At his reading last night, Jamel Brinkley spoke about his experience as a person of color in a creative-writing workshop, in which his white peers spent twenty minutes puzzling over the term “Booboo the fool.” He writes, “for those unfamiliar with that reference, Google would have been a quick solution. But the refusal on the part of some folks to do even that, and to expect the story to spell it out for them, to spend time faulting the story and its writer for not spelling it out, was total nonsense.” Brinkley explained that the term was a familiar phrase within his family, and so he hadn’t considered it wasn’t universal. At the same time, he was annoyed by his peers’ expectation that he “translate” every unfamiliar, non-caucasian phrase for them.
I can’t know, of course, what it feels like to be the only writer of color in a workshop, but I am familiar with the frustrations of having a piece workshopped. In most college creative-writing workshops, the writer is asked to remain completely silent while the class discusses their piece. This silence has many merits, because it asks the writer to set aside defensiveness and instead consider the reader’s experience. If none of my classmates understood my character’s intentions, for example, it doesn’t matter if I feel like they’re misinterpreting my work. Once I submit my piece, I can no longer control how it’s interpreted. I can only edit the piece itself, to hopefully guide readers towards my desired effect. At the same time, it’s incredibly frustrating to sit in silence, with no way to intervene if the workshop discussion gets derailed. I’ve had experiences where twenty minutes of my limited workshop time is spent analyzing a detail I chose at whim, or questioning a theme I did not intend to address.
It’s been a few weeks since we discussed Octavia Butler’s “Bloodchild,” but I found myself thinking about the story again after Jamel Brinkley’s anecdote last night. When I write a story, every bit of that story is mine to control—down to the choice between an em-dash or a comma—right up until I let somebody else read the story. After that, people are somewhat free to misinterpret that story however they wish, or to infuse it with some thematic meaning that I did not intend. In theory, that’s something I love about literature—the experience of reading means every reader will consume a text differently. However, the story Dr. McCoy told in class of a man confronting Octavia Butler and demanding that she ‘admit that “Bloodchild” was about slavery’ has made me reconsider that freedom of (mis)interpretation. As we discovered with the “Momo Challenge” article we read today, the danger of putting art out into the world is that it can be repurposed, assigned an entirely new and sometimes harmful meaning. That’s really alarming to me.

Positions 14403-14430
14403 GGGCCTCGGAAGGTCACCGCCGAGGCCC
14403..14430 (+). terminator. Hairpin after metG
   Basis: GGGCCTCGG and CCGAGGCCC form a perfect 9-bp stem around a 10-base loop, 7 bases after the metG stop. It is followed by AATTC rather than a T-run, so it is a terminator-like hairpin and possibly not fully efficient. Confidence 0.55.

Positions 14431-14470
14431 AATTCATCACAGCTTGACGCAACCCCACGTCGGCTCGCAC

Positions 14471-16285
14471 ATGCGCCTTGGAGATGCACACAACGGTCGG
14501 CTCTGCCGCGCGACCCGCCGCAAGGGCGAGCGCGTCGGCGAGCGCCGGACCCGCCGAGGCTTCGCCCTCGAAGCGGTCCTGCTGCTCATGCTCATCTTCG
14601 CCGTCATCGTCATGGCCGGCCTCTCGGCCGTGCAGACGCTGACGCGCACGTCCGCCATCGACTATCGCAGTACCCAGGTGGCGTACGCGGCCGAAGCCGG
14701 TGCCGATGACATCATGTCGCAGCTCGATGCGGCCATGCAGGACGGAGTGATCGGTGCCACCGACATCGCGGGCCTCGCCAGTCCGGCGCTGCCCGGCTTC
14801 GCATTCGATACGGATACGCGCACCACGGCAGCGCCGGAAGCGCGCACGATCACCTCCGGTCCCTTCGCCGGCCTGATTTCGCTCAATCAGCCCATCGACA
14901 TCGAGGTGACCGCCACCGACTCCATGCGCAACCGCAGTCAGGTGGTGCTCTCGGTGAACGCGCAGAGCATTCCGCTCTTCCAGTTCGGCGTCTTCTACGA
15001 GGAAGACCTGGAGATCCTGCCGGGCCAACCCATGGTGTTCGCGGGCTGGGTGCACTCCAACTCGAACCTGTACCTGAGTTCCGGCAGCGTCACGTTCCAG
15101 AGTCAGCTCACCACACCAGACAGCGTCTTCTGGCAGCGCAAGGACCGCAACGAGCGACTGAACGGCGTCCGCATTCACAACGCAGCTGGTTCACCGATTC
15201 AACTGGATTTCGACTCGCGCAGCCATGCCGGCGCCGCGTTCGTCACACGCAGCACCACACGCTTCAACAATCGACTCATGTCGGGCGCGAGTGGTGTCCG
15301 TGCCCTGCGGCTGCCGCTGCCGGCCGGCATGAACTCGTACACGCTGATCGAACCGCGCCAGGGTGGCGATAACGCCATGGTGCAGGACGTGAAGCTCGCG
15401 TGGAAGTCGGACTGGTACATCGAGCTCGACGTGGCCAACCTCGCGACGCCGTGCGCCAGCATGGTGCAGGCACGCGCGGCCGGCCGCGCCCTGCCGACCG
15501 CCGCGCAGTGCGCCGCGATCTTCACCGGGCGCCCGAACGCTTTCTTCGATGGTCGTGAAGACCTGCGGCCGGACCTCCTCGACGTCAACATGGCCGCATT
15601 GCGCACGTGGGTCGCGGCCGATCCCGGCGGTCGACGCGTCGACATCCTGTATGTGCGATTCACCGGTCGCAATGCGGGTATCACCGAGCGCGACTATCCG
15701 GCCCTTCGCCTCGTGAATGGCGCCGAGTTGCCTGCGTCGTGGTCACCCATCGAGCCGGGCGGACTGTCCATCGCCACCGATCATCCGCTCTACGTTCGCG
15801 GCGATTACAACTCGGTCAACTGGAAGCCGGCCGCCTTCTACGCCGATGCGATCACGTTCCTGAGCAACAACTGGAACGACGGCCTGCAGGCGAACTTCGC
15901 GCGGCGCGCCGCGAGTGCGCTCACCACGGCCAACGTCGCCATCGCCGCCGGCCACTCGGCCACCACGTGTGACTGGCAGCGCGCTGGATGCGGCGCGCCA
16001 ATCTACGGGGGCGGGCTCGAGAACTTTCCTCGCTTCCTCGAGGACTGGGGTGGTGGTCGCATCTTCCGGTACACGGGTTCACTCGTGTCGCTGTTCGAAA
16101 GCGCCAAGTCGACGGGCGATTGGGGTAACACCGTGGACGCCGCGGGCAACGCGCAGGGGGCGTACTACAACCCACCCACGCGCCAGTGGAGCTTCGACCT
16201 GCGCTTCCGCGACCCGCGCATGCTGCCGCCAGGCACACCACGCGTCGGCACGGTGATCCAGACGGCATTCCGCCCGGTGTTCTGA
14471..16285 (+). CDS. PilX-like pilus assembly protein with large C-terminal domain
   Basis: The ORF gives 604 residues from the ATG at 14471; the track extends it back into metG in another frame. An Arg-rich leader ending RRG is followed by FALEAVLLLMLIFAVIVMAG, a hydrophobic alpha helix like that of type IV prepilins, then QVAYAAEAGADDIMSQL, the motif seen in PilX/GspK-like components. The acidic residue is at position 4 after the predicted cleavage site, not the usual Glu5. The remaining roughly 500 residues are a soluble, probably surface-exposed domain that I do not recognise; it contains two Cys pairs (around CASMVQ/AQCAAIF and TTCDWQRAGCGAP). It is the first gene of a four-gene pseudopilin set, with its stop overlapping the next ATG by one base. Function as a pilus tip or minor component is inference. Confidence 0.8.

I don’t think the answer is to ask authors to explain themselves more. Even though Butler added an Afterword to “Bloodchild” to explain her intentions and to dismiss the idea that it was a story about slavery, readings through a lens of slavery have certainly continued to happen. And I don’t believe it’s the job of the writer to “hold hands” with their readers, especially when these demands are placed upon a writer of color. For example, Brinkley points out, “We use the phrase “the reader” a lot in literary circles, but who does it really imply? Probably someone white, American, straight, monolingual, often male, and so on. And there’s pressure, implied or explicit, to bend over backwards to pander to that presumed reader.” His refusal to translate—both literally translate lines of Portuguese or phrases less familiar to a white person—is really powerful to me, because it rejects a model which centers the experiences of white readers.
While that refusal to translate might open up more opportunity for misinterpretation or “Booboo the fool” debates, maybe artists have to trust that the “right” readers will not require translation. I guess the risk of misinterpretation is not something exclusive to literature, but to any act of creation. I don’t know if I’m satisfied with that conclusion, truthfully, but it’s maybe a step towards negotiating my own fears as a creator.